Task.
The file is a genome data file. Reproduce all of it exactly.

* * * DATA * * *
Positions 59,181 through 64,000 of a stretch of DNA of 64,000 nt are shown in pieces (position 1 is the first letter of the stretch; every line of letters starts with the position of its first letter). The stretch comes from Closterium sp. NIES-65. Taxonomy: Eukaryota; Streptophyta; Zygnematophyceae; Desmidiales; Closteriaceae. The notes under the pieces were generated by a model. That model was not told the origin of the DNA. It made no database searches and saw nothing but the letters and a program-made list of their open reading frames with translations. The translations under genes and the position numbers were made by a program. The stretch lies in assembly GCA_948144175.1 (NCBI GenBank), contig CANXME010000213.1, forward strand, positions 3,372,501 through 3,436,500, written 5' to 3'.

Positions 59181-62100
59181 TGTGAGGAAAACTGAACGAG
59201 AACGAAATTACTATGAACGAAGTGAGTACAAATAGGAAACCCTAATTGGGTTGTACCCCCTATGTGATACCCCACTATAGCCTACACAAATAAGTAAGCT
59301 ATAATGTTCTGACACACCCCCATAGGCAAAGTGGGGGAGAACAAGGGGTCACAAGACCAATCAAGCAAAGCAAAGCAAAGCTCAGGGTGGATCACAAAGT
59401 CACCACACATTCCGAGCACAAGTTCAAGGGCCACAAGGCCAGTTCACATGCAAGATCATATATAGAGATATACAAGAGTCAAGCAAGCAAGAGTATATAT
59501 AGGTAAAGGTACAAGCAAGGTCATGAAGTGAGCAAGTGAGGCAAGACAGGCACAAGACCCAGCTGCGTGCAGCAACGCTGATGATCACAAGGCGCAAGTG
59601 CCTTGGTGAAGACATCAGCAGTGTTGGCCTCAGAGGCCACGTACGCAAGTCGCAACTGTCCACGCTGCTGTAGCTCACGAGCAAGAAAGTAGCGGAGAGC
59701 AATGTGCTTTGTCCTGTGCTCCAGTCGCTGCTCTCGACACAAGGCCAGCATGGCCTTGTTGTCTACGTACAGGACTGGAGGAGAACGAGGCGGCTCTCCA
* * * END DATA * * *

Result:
Positions 59,181 through 64,000 of a stretch of DNA of 64,000 nt are shown in pieces (position 1 is the first letter of the stretch; every line of letters starts with the position of its first letter). The stretch comes from Closterium sp. NIES-65. Taxonomy: Eukaryota; Streptophyta; Zygnematophyceae; Desmidiales; Closteriaceae. The notes under the pieces were generated by a model. That model was not told the origin of the DNA. It made no database searches and saw nothing but the letters and a program-made list of their open reading frames with translations. The translations under genes and the position numbers were made by a program. The stretch lies in assembly GCA_948144175.1 (NCBI GenBank), contig CANXME010000213.1, forward strand, positions 3,372,501 through 3,436,500, written 5' to 3'.

Positions 59181-62100
59181 TGTGAGGAAAACTGAACGAG
59201 AACGAAATTACTATGAACGAAGTGAGTACAAATAGGAAACCCTAATTGGGTTGTACCCCCTATGTGATACCCCACTATAGCCTACACAAATAAGTAAGCT
59301 ATAATGTTCTGACACACCCCCATAGGCAAAGTGGGGGAGAACAAGGGGTCACAAGACCAATCAAGCAAAGCAAAGCAAAGCTCAGGGTGGATCACAAAGT
59401 CACCACACATTCCGAGCACAAGTTCAAGGGCCACAAGGCCAGTTCACATGCAAGATCATATATAGAGATATACAAGAGTCAAGCAAGCAAGAGTATATAT
59501 AGGTAAAGGTACAAGCAAGGTCATGAAGTGAGCAAGTGAGGCAAGACAGGCACAAGACCCAGCTGCGTGCAGCAACGCTGATGATCACAAGGCGCAAGTG
59601 CCTTGGTGAAGACATCAGCAGTGTTGGCCTCAGAGGCCACGTACGCAAGTCGCAACTGTCCACGCTGCTGTAGCTCACGAGCAAGAAAGTAGCGGAGAGC
59701 AATGTGCTTTGTCCTGTGCTCCAGTCGCTGCTCTCGACACAAGGCCAGCATGGCCTTGTTGTCTACGTACAGGACTGGAGGAGAACGAGGCGGCTCTCCA